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Consumer Economics
Investment notes
Home | overview | final exam review | Unit 1 Economic Thinking | Unit 2 Investments | Unit 3 personal finance | Unit 4 Demand/Supply

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Investment Notes -page 1


I.                                  Savings:          Income withheld from current spending for future use.



                                    A. Investing:   Money spent to increase current or future income.

                                                            Risky:   Not insured (volatility in price movement)

                                                            Benefit:             Higher return

                                                            Trade off:         Risky and less liquid


            B. Compound Interest:Interest earned on interest after it is added to principle

                                                            Example:          $1,000 in savings at 5% interest

                                                                                                                                                Year 1              1,050 interest  $50

                                                                                                                                                Year 2              1,102.50                      $52.50

                                                                                                                                                Year 3              1,157.63                      $55.13

                                                                                                                                                Year 4              1,215.51                      $57.88


                                                C. Simple Interest:     Interest earned off of initial principle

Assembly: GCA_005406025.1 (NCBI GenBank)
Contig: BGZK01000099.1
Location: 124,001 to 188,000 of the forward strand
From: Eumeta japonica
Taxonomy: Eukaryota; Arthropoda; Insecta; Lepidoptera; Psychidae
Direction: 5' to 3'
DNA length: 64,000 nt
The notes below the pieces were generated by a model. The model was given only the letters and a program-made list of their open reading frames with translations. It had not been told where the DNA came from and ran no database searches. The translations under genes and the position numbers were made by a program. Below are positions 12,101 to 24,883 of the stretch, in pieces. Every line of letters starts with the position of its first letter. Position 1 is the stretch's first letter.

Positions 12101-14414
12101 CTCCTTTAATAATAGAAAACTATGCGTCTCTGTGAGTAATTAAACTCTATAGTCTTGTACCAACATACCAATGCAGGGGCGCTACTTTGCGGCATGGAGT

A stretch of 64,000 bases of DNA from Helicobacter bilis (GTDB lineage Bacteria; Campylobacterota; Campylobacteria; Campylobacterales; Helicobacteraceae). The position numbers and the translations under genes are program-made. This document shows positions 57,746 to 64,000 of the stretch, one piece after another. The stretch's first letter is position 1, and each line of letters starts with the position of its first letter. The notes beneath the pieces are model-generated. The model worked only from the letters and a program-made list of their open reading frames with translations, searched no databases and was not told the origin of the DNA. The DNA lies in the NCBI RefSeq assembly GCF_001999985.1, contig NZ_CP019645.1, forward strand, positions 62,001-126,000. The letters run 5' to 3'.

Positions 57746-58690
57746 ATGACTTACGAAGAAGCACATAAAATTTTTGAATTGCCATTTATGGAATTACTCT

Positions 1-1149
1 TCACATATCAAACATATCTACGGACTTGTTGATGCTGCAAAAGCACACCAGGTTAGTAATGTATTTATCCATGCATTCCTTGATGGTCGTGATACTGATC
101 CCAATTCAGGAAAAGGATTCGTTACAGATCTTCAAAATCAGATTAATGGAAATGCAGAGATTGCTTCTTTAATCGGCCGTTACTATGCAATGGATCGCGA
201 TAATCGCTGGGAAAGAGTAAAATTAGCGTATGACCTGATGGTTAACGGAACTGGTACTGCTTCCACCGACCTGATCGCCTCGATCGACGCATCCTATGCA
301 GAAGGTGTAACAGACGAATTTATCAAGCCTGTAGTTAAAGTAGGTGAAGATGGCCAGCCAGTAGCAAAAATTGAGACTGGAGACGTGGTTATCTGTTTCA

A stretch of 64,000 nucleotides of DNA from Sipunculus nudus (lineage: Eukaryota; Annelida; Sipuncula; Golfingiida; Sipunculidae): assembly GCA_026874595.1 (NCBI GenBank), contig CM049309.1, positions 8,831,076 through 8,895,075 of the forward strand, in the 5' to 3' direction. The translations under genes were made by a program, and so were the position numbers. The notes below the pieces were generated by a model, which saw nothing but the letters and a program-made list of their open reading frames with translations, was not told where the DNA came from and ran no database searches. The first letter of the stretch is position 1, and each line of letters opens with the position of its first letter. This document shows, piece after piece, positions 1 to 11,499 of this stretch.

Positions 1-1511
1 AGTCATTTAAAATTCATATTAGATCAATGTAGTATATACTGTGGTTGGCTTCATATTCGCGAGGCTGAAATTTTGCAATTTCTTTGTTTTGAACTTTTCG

Example:          $1,000 in savings at 5% interest

                                                                                                                                                Year 1              1,050                           $50

                                                                                                                                                Year 2              1,100                           $50

                                                                                                                                                Year 3              1,150                           $50

                                                                                                                                                Year 4              1,200                           $50

                                                                                                                                                Year 5              1,250                           $50


            D. Three factors to effect growth of savings and investing

                                                            1.  Time:           The longer it has to grow the more it can accumulate

                                                            2. Money:         If the amount of money invested increases so does rate of return

                        3. Rate of Return: As growth rate increases the investment grows faster


E. Rule of 72: Money doubles at a point in time determined by dividing 72 by the interest      rate you earn

                                                                        72 / 2%            =          36 years

                                                                        72/ 4% =          18 years

                                                                        72/6%              =          12 years

                                                                        72/8%              =          9 years

                                                                        72/12%            =          6 years









Investment Notes -Page 2


                        At age 18 Sally puts $500 away per year.  How long until she is a millionaire?

                                                                                    Savings @ 4%/Yr.                    = 130years old

                                                                                    Index Fund @ 10.5% / Yr.       = 71 years old